DVD Review: The Dick Cavett Show: Inside the Minds of… Vols. 1 & 2

STUDIO: S’more/MVD | DIRECTOR: Various | CAST: Dick Cavett, Robin Williams, Bobcat Goldthwait, Richard Lewis, George Carlin, Steve Martin, Martin Mull
RELEASE DATE: 1/22/19 | PRICE:DVD (Vol. 1) DVD (Vol. 2)
SPECS: NR | 128 min. (Vol. 1); 92 min. (Vol. 2| TV Interview | 1.37:1 fullscreen | mono

RATINGS (out of 5 dishes): Movie | Audio  | Video | Overall

The more time passes, the more it is apparent that Dick Cavett was arguably the best late-night interviewer ever. However, he wasn’t always slotted in the late evening hours — he in fact spent five years doing a dinner-time PBS interview show (1977-82) and another seven at different times on the then-burgeoning CNBC network (1989-96).

New collections of Cavett’s various shows are being issued by S’more Entertainment in themed collections. The most entertaining release is this two-volume (thus far) set of Cavett’s interviews with comedians. This is invaluable for folks who have no access to the DECADES network, which is now running Cavett episodes (and isn’t available on the major cable carrier in NYC, among other locations). The two volumes offer a collection of talks with the most influential comedians of the Eighties and Nineties.

Only two PBS shows are included in these collections, in the first volume of this set. These are the very notable episodes in which the suddenly-mega-famous Robin Williams guested, in May 1979, and abandoned the interview format to instead do improv with the audience (with Dick as his straight man).

The hour with Williams is revelatory because he turns his boundless energy on and off, and seems to truly be ducking the serious interview Cavett is conducting with him to go on comic flights of fancy — many of which seem spontaneous but were indeed honed lines and pieces of material he did on other talk shows and in his concerts. Cavett is aware of this, and at one point directly asks him, “Is there anything I could throw at you that would stop you?”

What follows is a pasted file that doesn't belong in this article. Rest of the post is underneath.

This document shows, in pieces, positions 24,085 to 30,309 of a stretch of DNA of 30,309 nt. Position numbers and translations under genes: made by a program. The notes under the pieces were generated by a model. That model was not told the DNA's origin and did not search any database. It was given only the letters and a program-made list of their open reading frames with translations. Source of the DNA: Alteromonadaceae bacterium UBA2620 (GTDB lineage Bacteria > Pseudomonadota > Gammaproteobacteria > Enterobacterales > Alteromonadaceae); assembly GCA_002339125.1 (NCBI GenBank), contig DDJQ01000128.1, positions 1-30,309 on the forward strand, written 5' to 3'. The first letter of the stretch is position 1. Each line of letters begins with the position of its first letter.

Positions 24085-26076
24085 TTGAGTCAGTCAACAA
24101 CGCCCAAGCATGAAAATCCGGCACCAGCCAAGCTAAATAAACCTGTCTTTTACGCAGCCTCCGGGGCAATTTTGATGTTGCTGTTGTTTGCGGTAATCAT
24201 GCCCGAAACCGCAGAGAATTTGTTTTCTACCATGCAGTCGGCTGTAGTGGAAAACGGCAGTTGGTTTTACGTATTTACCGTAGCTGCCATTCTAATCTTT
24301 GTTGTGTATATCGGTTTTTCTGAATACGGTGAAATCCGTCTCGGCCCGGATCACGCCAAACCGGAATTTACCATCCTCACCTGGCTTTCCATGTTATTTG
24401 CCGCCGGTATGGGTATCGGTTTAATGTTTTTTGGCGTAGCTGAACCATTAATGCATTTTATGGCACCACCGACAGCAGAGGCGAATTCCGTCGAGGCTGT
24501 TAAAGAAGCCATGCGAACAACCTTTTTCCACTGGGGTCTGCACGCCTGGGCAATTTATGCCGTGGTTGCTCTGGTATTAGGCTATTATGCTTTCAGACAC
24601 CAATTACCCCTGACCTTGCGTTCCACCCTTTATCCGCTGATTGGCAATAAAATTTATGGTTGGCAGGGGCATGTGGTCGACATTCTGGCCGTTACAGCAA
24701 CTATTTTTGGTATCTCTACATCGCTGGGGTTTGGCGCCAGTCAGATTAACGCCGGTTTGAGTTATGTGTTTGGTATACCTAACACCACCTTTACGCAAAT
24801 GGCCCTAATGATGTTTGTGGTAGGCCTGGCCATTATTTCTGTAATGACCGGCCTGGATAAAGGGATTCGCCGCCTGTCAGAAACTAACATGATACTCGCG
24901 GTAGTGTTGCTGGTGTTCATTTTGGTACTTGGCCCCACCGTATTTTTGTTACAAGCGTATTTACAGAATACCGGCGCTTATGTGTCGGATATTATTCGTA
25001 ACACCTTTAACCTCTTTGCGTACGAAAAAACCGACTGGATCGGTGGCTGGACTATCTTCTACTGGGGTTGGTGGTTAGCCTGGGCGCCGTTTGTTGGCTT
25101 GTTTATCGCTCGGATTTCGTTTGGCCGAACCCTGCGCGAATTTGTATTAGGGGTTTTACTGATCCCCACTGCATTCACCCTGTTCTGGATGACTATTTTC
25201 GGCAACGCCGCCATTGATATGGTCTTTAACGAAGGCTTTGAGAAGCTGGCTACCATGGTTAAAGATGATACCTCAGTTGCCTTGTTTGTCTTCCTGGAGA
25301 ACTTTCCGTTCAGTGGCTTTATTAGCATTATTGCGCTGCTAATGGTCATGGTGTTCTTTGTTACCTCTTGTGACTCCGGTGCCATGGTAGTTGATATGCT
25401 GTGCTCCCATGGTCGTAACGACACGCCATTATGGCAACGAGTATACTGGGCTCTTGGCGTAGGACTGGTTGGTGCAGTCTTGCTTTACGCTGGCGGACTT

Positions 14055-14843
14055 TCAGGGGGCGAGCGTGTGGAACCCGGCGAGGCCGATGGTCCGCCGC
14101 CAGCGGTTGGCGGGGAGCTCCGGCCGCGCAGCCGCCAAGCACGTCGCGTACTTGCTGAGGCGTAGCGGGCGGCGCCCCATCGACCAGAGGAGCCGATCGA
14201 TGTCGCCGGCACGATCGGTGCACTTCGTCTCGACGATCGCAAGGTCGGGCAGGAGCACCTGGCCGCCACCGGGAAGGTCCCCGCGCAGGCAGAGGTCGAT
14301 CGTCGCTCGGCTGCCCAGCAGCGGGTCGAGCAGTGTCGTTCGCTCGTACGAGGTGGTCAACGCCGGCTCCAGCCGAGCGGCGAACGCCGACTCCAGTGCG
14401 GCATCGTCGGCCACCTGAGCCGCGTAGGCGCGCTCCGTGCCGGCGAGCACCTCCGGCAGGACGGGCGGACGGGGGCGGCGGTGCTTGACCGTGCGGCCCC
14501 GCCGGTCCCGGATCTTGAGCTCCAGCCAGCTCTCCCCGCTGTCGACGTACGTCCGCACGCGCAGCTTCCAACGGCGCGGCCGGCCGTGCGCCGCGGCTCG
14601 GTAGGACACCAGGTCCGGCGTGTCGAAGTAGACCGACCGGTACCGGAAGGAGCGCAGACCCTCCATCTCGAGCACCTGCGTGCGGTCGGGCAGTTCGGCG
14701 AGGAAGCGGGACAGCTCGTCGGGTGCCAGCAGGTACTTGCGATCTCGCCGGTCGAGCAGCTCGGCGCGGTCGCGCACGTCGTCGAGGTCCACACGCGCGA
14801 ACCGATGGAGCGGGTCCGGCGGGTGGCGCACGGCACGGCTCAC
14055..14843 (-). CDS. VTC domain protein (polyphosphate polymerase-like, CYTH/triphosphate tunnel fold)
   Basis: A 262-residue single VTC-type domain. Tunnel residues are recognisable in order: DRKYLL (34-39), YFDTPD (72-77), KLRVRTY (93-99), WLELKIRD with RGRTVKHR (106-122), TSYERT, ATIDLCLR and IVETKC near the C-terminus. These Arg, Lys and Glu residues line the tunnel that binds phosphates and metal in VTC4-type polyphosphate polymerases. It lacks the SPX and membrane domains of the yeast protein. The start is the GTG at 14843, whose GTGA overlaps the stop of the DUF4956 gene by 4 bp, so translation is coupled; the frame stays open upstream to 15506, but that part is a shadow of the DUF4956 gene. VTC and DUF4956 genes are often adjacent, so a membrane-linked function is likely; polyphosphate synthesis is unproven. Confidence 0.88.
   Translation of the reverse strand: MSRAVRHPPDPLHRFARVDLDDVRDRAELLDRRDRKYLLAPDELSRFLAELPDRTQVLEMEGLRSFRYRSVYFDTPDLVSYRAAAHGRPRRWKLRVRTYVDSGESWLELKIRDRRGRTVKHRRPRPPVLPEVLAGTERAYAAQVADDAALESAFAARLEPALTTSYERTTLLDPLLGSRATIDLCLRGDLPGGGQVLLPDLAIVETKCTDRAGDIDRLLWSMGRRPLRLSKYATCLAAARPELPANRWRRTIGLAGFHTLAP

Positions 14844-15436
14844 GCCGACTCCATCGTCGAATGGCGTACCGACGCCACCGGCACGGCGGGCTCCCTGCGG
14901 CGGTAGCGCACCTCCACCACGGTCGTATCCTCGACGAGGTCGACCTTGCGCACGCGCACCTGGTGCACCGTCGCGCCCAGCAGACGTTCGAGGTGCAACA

The comedy is funny and inspired, but the serious moments are what really hit hard. Cavett asks Williams to talk about that most magic of show business gifts, “acceptance” that turns a longtime performer into a sudden star who can cut the line anywhere they go. Williams seems tired when he talks seriously, but he is also quite level-headed about his fame, talking about how ephemeral it is, and how it could disappear at any time.

The other three episodes included on the Vol. 1 disc are a mixed bag. An interview with Richard Lewis finds Cavett on familiar ground, discussing the art of comedy (and psychotherapy) in a polite and joke-filled manner. Chats with the more rambunctious Gilbert Gottfried and Bobcat Goldthwait (in episodes that originally aired on CNBC in 1990 and ’92, respectively) find Cavett playing straight man to a style of comedy he doesn’t seem comfortable with. Both the Gilbert and Bobcat shows have very small studio audiences, which turns them into open-ended affairs, and both comedians stay in character throughout. Goldthwait even acknowledges this fact by telling Cavett in his strangulated stage voice, “Everything about me is a lie… I don’t talk like this!”